Department of Homeland Security
The U.S. Department of Homeland Security has announced the release of a Broad Agency Announcement (BAA) calling for proposals that will focus on research efforts to combat agro-terrorism. The notice, which is available on the DHS web site at: www.dhs.gov under the "Research & Technology" tab and at www.grants.gov, invites colleges and universities to submit letters of intent by January 5, 2004, followed by full proposals, due on February 9, 2004.
"Secretary Ridge and I are delighted that we are taking this important step to expand Homeland Security's partnership with academia," said Dr. Charles McQueary, Under Secretary, Science and Technology. "By empowering the best scientific minds at our nation's universities to tackle the challenges of agro-terrorism, I feel confident that we can help ensure the bio-security and safety of the nation's food supply."
The proposal submission is the first step in the review process for academic institutions wishing to be selected as a Homeland Security Center of Excellence (HS-Center). Homeland Security will convene a team of expert external evaluators who will review the submissions based on merit and make recommendations to a selection committee within the Department. Following selected site visits, the Department anticipates establishing two HS-Centers by April 2004; one will focus on combating animal related agro-terrorism and the other will focus on post-harvest food security.
"We look forward to receiving responses to this solicitation from colleges and universities and selected partners across the nation," said Dr. Melvin Bernstein, Director of University Programs. "We are particularly interested in receiving proposals in the area of foreign animal diseases and on issues related to food contamination, primarily deliberate acts."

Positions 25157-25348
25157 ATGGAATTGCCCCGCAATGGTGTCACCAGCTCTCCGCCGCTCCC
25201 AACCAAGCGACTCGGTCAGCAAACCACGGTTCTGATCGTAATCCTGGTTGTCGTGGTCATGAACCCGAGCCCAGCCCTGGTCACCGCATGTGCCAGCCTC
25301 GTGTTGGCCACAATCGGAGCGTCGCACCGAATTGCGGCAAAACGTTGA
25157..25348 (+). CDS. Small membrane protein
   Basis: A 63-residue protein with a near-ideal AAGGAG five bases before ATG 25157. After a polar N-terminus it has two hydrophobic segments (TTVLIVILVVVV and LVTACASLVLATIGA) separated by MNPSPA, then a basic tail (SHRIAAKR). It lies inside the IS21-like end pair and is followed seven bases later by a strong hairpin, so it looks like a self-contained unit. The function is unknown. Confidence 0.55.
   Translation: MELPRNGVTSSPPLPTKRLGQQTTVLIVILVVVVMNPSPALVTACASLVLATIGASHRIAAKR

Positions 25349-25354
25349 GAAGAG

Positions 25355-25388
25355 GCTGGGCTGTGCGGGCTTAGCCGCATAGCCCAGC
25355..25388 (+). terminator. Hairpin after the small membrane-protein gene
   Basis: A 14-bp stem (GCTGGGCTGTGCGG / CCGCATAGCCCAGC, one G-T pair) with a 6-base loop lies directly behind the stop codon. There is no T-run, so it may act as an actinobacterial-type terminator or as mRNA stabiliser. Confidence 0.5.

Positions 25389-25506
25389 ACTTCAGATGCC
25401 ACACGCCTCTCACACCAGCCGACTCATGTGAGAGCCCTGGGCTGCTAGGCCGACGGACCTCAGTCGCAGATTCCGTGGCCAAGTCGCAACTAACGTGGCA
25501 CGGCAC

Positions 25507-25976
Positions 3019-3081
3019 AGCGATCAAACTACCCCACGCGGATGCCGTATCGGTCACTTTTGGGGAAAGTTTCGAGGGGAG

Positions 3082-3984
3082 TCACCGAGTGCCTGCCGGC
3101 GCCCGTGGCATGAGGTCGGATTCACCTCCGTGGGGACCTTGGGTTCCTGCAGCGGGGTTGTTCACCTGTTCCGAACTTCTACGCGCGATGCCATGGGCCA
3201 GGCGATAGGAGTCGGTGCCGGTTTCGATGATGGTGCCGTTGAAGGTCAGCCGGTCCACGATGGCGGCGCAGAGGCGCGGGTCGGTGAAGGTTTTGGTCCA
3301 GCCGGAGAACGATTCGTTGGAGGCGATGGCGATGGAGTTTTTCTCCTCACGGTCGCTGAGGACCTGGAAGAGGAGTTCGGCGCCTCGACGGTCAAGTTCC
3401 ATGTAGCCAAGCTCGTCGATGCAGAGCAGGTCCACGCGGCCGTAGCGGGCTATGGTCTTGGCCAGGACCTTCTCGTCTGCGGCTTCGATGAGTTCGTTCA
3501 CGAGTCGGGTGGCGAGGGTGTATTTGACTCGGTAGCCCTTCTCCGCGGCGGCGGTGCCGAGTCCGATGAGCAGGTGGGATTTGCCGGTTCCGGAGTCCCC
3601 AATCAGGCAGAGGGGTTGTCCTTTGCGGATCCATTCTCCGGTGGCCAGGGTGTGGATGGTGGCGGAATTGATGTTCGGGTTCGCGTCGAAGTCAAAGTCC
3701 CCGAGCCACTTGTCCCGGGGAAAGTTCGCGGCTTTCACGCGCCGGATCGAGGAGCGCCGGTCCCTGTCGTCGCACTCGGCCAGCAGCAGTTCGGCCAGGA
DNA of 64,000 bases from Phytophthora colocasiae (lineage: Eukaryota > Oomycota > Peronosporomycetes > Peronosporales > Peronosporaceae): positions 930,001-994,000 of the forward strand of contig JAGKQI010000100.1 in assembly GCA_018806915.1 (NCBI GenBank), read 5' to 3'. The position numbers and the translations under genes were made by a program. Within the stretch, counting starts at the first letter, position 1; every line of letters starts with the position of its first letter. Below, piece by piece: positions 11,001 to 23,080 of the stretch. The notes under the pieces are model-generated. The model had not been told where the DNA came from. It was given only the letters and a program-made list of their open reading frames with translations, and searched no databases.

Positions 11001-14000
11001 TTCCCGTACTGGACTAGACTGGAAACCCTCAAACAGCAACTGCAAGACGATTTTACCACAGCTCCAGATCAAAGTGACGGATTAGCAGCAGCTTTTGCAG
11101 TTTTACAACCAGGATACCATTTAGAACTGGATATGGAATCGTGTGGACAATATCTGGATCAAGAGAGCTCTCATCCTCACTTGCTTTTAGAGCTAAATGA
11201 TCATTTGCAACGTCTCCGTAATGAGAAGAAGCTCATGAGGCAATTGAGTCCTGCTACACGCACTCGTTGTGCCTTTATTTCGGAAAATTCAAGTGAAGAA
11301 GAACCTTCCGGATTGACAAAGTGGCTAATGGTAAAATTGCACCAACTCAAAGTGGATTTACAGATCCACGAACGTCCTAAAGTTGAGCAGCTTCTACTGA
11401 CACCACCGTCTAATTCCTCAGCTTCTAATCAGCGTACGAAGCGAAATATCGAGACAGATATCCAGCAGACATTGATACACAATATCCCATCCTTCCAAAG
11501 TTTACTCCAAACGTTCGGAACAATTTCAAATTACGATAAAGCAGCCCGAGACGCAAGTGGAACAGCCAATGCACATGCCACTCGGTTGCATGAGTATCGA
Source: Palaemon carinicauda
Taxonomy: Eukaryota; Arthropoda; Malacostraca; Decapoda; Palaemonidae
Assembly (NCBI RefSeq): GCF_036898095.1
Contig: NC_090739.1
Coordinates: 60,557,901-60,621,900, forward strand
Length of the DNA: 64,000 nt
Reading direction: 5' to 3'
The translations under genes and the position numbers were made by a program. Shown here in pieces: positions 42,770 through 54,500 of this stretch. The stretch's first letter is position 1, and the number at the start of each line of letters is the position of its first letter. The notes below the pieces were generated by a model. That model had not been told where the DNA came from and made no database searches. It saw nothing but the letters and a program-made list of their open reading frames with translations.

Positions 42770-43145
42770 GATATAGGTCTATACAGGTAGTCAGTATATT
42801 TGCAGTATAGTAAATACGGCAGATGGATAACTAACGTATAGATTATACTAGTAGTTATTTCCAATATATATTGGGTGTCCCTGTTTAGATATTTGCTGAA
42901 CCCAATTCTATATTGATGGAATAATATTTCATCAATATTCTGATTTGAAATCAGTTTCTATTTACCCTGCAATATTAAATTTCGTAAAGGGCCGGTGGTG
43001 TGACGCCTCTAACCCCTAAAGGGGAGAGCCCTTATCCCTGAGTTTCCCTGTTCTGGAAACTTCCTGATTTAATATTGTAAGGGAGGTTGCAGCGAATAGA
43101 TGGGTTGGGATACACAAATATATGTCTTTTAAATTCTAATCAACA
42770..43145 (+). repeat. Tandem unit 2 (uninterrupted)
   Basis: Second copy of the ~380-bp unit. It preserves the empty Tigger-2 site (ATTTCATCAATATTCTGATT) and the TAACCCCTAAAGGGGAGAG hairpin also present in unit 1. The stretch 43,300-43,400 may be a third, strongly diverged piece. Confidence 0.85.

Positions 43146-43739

In November 2003, the University of Southern California, partnering with the University of Wisconsin at Madison, New York University and the University of California at Berkeley, was chosen to house the first HS-Center, known as the Homeland Security Center for Risk and Economic Analysis of Terrorism Events. In 2004 the Department plans to establish a number of additional HS-Centers across a number of short- and long-range research and development areas.
The HS-Centers program, which is operated by the Department's Science and Technology division, establishes university-based centers of multi-disciplinary research where areas critical to homeland security can be analyzed, debated and shared. Through this program, Homeland Security and partner universities will bring together the nation's best experts and focus its most talented researchers on a variety of threats that include chemical, biological, nuclear and radiological, explosive and cyber terrorism.
The U.S. Department of Homeland Security's Science and Technology division serves as the primary research and development arm of the Department, utilizing our nations scientific and technological resources to provide federal, state and local officials with the technology and capabilities to protect the homeland.